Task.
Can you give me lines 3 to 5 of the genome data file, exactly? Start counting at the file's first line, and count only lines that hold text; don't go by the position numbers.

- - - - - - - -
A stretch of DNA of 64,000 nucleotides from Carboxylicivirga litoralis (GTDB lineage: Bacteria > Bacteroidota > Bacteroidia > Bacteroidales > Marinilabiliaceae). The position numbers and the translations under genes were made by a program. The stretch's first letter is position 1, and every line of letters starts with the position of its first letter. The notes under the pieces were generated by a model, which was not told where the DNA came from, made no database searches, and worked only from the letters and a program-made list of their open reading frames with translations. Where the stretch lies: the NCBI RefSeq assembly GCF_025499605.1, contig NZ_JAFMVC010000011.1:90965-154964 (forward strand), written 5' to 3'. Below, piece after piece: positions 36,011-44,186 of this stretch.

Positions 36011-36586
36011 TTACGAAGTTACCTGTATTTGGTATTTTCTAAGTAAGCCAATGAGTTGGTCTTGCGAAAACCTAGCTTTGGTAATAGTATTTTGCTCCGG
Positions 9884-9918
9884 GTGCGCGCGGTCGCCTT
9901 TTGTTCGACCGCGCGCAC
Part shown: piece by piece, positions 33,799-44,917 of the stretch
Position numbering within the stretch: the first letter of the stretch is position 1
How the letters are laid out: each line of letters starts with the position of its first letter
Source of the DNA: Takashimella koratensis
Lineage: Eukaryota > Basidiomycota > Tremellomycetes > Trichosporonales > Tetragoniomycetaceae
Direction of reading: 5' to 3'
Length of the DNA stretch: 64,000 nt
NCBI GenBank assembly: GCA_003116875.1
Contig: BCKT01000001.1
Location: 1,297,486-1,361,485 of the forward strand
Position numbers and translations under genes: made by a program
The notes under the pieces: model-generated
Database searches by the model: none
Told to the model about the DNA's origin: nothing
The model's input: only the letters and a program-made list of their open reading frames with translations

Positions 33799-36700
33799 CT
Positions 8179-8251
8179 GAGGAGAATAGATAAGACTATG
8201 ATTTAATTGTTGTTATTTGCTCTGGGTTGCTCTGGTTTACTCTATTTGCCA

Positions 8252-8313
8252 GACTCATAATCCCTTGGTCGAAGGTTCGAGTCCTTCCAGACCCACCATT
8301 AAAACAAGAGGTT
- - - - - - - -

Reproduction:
36011 TTACGAAGTTACCTGTATTTGGTATTTTCTAAGTAAGCCAATGAGTTGGTCTTGCGAAAACCTAGCTTTGGTAATAGTATTTTGCTCCGG
Positions 9884-9918
9884 GTGCGCGCGGTCGCCTT